Winter Camping in the West Needles

Winter Camping

Lured by a full moon and a forecast of clear skies, this last weekend I went backpacking for two nights in the West Needle Mountains in the San Juans near Silverton, Colorado. This area is incredibly photogenic; from my campsite on a 12,200 ft ridgeline, I enjoyed broad vistas of the Needle Mountains, the West Needles, and all the peaks of the Molas Pass area.

After hiking about 5 miles on my splitboard, I made it to my destination – a high ridgeline with views in all directions. I was pleased to find a single clump of trees which provided a nice windbreak. Behind the trees was a large winddrift, which I easily carved out into a perfect tent platform, complete with walls around the sides. After setting up the tent, I put on all my warmest clothes, which didn’t come off for the next two days! Though the skies were clear and the days sunny, the temperatures were still very cold, and a constant wind made it feel even colder.

Each night I’d crawl into my -30ΒΊ sleeping bag with two Nalgene bottles full of boiling water. Sleeping proved very difficult with the wind pounding the tent walls. Even though I knew the tent was secure, the noise was still disconcerting. Then it seemed that right after falling soundly asleep, my alarm would go off at 5:30am. The old saying that “The crux of the day is getting out of bed” certainly held true on these frigid mornings. It took all my willpower to get out of my cozy bag, put my cold pants and boots on, and head out out into the cold windy pre-dawn night to prepare for my sunrise shots.

West Needles

Although us landscape photographers generally prefer interesting cloudy skies over boring clear skies, there is a sure exception to this rule during the winter. About a half hour before sunrise, the ambient light of dawn casts an even glow over the snowy white peaks, which, combined with the orange/pink dawn gradient on the horizon, makes for some striking scenes. The key is to be ready to shoot before sunrise. I often prefer these dawn shots over the traditional sunrise alpenglow photos, because of the soft even light and the colorful horizon skies.

Another fun subject to photograph was the “sastrugi”, or wind-sculpted snow formations. All the crazy waves and ripples make for an infinite number of compositional possibilities. Towards the end of the second day, I realized that I was running out of film and had to ration the remainder for the final sunset and sunrise shoots. I ended up shooting all 30 sheets of film, which is quite a lot for me with my large format camera. I’ll have the film back by the end of the week and if I got some good shots I’ll post them on my gallery site.

Winter camping in conditions like this is brutal and challenging. Everything is more difficult in the snow and the cold. During the trip, I realized that I would probably never do this if I wasn’t into the photography. Interesting, and another example of how photography has served to boost my motivation to get out into the mountains. This was the first real camping trip I’ve been on since my month in Patagonia in December. I’ve been so busy with my business and my house during the last few months, it really was a treat to get out there for a few days with nothing to do but relax and concentrate on photography (and staying warm). For my next trip, though, I think I will head out to the desert for some real relaxation in warm weather!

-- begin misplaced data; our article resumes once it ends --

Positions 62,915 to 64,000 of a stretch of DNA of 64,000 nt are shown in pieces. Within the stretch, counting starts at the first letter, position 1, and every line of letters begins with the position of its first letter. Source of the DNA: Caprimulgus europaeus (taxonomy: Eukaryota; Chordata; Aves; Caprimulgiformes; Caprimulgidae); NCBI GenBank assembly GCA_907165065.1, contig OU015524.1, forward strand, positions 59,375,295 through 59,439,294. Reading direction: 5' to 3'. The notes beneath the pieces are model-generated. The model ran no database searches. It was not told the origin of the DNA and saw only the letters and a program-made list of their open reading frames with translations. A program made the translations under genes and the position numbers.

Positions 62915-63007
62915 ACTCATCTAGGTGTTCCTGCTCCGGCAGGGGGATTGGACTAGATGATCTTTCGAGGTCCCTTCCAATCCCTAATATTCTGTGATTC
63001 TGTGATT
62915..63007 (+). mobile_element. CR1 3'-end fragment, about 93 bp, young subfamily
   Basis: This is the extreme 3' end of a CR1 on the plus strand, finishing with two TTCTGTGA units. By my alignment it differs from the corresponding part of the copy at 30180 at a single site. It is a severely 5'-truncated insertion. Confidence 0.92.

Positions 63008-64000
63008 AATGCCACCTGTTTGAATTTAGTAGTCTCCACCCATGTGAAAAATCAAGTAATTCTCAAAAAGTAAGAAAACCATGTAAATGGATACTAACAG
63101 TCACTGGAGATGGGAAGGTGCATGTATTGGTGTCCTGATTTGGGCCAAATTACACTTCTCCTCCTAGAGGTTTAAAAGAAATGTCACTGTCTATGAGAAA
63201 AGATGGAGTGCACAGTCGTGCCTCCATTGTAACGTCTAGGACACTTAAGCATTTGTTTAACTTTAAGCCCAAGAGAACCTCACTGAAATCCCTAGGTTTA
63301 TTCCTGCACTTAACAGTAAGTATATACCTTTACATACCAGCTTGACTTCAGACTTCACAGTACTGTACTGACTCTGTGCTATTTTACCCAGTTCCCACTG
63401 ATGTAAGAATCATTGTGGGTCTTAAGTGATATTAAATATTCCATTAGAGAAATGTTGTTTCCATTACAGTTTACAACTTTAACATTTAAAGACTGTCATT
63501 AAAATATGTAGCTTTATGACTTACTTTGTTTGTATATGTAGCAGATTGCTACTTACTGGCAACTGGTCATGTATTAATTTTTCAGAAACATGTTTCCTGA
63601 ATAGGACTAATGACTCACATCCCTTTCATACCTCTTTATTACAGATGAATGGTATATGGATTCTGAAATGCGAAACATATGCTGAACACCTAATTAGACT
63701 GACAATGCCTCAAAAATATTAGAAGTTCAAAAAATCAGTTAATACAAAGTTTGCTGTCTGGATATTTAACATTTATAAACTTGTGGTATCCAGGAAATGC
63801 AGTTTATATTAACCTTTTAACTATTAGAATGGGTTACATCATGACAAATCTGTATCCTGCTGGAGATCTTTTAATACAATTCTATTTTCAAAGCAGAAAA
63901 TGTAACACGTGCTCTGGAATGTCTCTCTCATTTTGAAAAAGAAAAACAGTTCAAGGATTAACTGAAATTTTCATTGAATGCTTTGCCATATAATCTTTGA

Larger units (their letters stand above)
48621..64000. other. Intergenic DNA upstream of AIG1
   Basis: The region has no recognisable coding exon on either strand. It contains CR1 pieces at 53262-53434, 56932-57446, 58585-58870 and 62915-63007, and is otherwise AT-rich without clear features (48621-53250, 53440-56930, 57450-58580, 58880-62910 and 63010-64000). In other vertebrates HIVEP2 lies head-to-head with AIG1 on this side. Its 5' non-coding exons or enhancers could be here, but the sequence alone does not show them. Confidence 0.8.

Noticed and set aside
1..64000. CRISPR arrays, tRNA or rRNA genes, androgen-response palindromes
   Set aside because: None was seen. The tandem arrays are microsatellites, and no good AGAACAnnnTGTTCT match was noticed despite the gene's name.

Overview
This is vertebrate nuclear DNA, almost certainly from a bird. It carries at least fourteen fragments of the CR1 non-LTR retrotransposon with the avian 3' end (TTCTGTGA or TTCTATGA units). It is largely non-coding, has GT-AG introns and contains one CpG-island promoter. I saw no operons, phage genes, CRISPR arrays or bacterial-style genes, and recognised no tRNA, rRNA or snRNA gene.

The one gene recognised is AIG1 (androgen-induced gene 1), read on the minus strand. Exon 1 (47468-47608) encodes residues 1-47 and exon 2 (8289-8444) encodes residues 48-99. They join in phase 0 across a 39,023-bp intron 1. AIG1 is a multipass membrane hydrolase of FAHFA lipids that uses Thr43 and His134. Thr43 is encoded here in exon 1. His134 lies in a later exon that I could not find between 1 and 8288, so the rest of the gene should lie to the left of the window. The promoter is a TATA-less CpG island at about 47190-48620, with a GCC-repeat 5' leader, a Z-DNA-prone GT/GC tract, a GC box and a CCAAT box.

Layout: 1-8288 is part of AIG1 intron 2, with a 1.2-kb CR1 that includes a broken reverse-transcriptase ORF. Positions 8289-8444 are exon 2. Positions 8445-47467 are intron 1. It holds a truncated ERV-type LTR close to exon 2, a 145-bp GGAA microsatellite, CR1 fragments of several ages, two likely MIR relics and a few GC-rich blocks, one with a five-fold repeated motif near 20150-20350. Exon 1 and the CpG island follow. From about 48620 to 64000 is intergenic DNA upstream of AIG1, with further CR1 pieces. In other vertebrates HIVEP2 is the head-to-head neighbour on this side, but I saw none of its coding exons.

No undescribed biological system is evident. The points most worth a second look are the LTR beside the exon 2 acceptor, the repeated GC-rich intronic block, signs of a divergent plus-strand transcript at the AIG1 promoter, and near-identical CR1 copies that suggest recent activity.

Bundled Up

12 thoughts on “Winter Camping in the West Needles

  1. Hey Jack,
    First, your blog is awesome. Second I really enjoyed this entry, and look forward to the rest of your photos (was the tent one done with a digicam? Like it!). Probably no shots of you riding down though. What an exposed place you were, just imagine if you had gotten Patagonian-like winds πŸ™‚


  2. Thanks Paul! Yeah the tent shot was a 30 sec. exposure with my little Ricoh GX100 digicam. After snapping the shutter I ran into the tent and shined my headlamp on the walls to illuminate it.

    No shots of me riding down… I need a headcam! It was sort of survival-riding with a 50-60 lb. pack on.

    The wind was a pain, but nothing compared to Patagonia! I did use that same tent in Patagonia though… it’s a champ in the wind.

  3. I just found your web site and certainly can appreciate what’s involved in getting your early morning pictures. We do a lot of winter camping ( but most of our pictures are merely to document our camping trips. Seeing just a couple of these pictures has motivated me to try to do more to set up pictures.


  4. Jack,

    Nice trip. In 2006 I did a weekend of winter camping on Mt. Washington in New Hampshire. Very cold (-10 degrees F), high winds, and lots of snow. I took a point & shoot film camera with me and that worked. The others in the group brought digital cameras which failed in the cold.

    Bringing your 4″x5″ up to that ridgeline was quite a feat – hope you get some great photos. How did you store the exposed film? How many cut sheet film holders did you have to bring? Can’t wait to see the shots.


  5. Hi Joe,
    I’ve heard it gets crazy cold on Mt. Washington! I use quickload film, so each sheet has its own protective sleeve. Then I only need one quickload holder for all the film.

  6. Heloo Jack! I have received all your newsletters and now this one had this great surprise – your blog – I just loved it! Now we feel more close to your adventure and I thank you for sharing it with us!
    Big hug from Portugal!

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